Mayor s Task Force On Prescription Painkiller Abuse

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1 Mayor s Task Force On Prescription Painkiller Abuse Interim Report January 2013

2 BACKGROUND In response to a growing epidemic, in late 2011 Mayor Bloomberg created the multi-agency Task Force on Prescription Painkiller Abuse (Task Force). Co-chaired by Deputy Mayor for Health and Human Services Linda Gibbs and Chief Policy Advisor John Feinblatt, the Task Force s mission is to develop and implement coordinated strategies for responding to the growth of opioid painkiller misuse and diversion in New York City. Over the past two decades, the use of prescription opioid painkillers has dramatically increased. While these drugs are important tools in the treatment of pain, they are also associated with significant problems, including misuse, addiction, diversion, and overdose deaths. National statistics show dramatic increases in sales of painkillers as well as admissions for substance abuse treatment and deaths. National rates of prescription painkiller sales, deaths and substance abuse treatment admissions ( ) Figure 1: Source: Centers for Disease Control and Prevention In New York City, the abuse of prescription painkillers has developed into a public health and safety threat. Consider the following alarming statistics: The number of painkiller-related emergency room visits in New York City increased by 143% between 2004 and 2010; In 2010, 32% of unintentional drug overdose deaths involved prescription painkillers; In 2011, 7% of New York City public school students in grades 9 through 12 reported non-medical use of a prescription opioid during the past year. 1 1 Sources: New York City Department of Health and Mental Hygiene 1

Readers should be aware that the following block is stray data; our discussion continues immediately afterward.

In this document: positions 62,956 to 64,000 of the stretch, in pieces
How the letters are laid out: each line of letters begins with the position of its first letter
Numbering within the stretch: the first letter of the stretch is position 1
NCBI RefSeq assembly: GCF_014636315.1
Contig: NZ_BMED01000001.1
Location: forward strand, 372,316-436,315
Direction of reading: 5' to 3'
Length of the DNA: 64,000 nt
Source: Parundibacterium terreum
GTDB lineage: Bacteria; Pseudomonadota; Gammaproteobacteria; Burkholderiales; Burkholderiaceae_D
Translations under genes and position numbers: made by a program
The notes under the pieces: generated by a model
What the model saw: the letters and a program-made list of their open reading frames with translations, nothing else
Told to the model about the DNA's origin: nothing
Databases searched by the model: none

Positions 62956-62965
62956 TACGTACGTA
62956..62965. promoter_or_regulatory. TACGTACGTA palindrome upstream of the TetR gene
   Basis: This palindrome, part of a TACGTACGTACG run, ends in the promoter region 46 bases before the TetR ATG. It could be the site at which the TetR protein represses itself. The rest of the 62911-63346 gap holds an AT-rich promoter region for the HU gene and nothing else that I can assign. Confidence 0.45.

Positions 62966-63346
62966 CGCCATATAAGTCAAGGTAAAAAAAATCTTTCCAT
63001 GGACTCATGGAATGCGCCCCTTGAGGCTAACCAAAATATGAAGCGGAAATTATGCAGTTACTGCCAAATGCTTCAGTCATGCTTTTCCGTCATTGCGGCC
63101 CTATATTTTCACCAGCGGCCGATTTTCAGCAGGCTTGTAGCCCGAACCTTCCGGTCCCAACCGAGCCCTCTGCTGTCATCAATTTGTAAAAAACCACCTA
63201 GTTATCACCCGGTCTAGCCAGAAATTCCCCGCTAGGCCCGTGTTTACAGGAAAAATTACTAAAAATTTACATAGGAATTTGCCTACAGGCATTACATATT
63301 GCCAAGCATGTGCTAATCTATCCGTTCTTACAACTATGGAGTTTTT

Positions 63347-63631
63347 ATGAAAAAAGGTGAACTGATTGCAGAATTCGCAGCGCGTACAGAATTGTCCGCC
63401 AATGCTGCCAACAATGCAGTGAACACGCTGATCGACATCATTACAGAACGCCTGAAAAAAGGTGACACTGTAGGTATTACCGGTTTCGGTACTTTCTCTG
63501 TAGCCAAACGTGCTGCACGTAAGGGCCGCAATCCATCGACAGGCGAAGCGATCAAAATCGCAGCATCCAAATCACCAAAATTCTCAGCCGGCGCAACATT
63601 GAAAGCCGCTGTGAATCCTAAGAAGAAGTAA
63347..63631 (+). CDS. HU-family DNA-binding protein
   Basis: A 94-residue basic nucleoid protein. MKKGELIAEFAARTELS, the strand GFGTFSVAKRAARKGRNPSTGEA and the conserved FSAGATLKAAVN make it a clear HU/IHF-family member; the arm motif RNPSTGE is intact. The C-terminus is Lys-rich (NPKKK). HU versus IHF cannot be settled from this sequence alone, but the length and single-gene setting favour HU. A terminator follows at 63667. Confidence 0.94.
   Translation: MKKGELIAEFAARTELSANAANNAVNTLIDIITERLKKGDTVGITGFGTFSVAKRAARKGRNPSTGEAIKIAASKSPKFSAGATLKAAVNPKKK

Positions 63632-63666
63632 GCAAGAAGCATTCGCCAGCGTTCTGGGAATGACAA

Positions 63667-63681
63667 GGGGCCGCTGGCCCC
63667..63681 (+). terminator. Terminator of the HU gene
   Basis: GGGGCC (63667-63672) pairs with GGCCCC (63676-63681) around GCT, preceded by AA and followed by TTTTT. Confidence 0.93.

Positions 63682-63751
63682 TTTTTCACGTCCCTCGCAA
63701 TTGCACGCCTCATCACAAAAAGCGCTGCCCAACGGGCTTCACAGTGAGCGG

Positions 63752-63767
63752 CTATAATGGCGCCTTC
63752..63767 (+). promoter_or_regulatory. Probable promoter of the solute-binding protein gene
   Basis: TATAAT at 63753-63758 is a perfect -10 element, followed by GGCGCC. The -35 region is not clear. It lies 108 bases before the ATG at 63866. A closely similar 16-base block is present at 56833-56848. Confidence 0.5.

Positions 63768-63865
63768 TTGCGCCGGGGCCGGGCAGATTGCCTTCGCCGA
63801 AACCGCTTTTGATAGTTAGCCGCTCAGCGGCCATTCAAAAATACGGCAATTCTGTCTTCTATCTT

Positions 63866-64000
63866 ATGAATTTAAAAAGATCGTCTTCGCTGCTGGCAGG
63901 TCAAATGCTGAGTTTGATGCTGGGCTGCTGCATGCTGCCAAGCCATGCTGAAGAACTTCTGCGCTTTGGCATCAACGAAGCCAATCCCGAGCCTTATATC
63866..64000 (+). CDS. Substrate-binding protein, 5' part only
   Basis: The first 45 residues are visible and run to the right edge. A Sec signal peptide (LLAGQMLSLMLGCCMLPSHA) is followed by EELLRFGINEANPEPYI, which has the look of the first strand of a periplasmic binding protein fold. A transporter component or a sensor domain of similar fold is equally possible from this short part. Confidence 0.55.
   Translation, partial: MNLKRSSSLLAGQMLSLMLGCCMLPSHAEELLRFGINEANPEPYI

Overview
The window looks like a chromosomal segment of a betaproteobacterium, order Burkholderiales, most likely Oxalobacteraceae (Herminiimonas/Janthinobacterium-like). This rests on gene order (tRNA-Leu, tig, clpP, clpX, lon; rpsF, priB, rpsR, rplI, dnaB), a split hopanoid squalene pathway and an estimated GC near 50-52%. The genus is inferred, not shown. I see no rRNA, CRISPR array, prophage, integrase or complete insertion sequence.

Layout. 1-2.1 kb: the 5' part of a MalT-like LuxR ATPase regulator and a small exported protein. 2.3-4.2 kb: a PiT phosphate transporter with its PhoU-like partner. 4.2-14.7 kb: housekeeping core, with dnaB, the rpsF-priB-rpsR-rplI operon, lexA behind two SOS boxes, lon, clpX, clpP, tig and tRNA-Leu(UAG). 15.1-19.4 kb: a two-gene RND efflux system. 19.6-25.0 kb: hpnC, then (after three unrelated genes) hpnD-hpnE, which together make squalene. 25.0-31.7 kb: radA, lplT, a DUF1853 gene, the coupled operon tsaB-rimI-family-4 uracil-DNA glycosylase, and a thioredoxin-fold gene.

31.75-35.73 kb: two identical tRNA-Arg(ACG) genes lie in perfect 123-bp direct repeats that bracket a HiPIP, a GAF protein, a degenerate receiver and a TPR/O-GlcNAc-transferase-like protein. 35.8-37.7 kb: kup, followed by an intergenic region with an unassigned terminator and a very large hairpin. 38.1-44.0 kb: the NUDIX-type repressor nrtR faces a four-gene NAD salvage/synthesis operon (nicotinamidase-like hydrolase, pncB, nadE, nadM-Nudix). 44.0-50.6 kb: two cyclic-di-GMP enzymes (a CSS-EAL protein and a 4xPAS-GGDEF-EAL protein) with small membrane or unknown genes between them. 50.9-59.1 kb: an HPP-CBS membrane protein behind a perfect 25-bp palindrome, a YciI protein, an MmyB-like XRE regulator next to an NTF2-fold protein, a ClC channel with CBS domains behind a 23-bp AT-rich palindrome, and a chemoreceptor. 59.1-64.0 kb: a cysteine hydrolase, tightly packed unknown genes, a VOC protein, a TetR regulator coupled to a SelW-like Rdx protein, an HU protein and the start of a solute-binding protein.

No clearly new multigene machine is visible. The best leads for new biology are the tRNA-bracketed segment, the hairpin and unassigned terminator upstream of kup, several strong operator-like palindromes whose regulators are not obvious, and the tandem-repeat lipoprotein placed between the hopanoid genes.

3 In order to best address this threat, the Task Force brings together leaders of many of the City s health and law enforcement agencies that are most involved in combating prescription painkiller abuse. The members of the Task Force include: Office of Deputy Mayor for Health and Human Services (Deputy Mayor Linda Gibbs, Co- Chair, Andrea Cohen, Director of Health Services) Office of Policy and Strategic Planning (Chief Policy Advisor John Feinblatt, Co-Chair, Michael Flowers, Analytics Director) Staten Island District Attorney Daniel Donovan Special Narcotics Prosecutor Bridget Brennan NYC Department of Health and Mental Hygiene (Commissioner Thomas Farley, Exec. Deputy Commissioner for Mental Hygiene Adam Karpati) NYC Human Resources Administration (Commissioner Robert Doar) NYC Health and Hospitals Corporation (President Alan Aviles) NY/NJ HIDTA (Director Chauncey Parker) New York Police Department (Deputy Inspector Raymond Martinez) New York City Department of Education (Deputy Chancellor Kathleen Grimm) The Mayor s Task Force initially met in January 2012 and formulated specific objectives to focus their work that included increasing prevention and treatment, expanding the collection and analysis of data related to this epidemic, identifying new law enforcement strategies, and discussing potential legislative changes that could be made to existing law. Four workgroups Prevention and Treatment, Data, Law Enforcement, and Legislative were convened to generate and discuss new ideas, potential areas of collaboration, and the current difficulties facing member agencies in combating prescription painkiller abuse. Leaders participating in the Task Force reached broad agreement on some key strategies to reduce painkiller abuse: improving clinician prescribing practices; targeting the City s health and law enforcement activities through data analysis and secure data-sharing; raising awareness through public education campaigns and effectively investigating, arresting and prosecuting professionals who knowingly divert opioids. PRESCRIPTION DRUG MONITORING PROGRAM REFORM An early priority and focus of the Task Force was to support proposals by Governor Cuomo, Attorney General Schneiderman and members of the New York State Legislature to reform and modernize New York s Prescription Drug Monitoring Program (PDMP). When well-designed and implemented, PDMPs help prevent prescription painkiller abuse by giving doctors and pharmacists critical information about patients histories of filling prescriptions for controlled substances. While New York State was an early leader in developing a PDMP, its program had become outdated. Prescribers only received information if a patient had filled prescriptions from two or more providers and had filled them at two or more pharmacies within the previous month. Prescribers could not see older information or look at patterns of prescriptions filled at a single pharmacy. Additionally, since pharmacists did not need to report the prescriptions in real time, the newest information was frequently not available in the database. The incomplete data rarely 2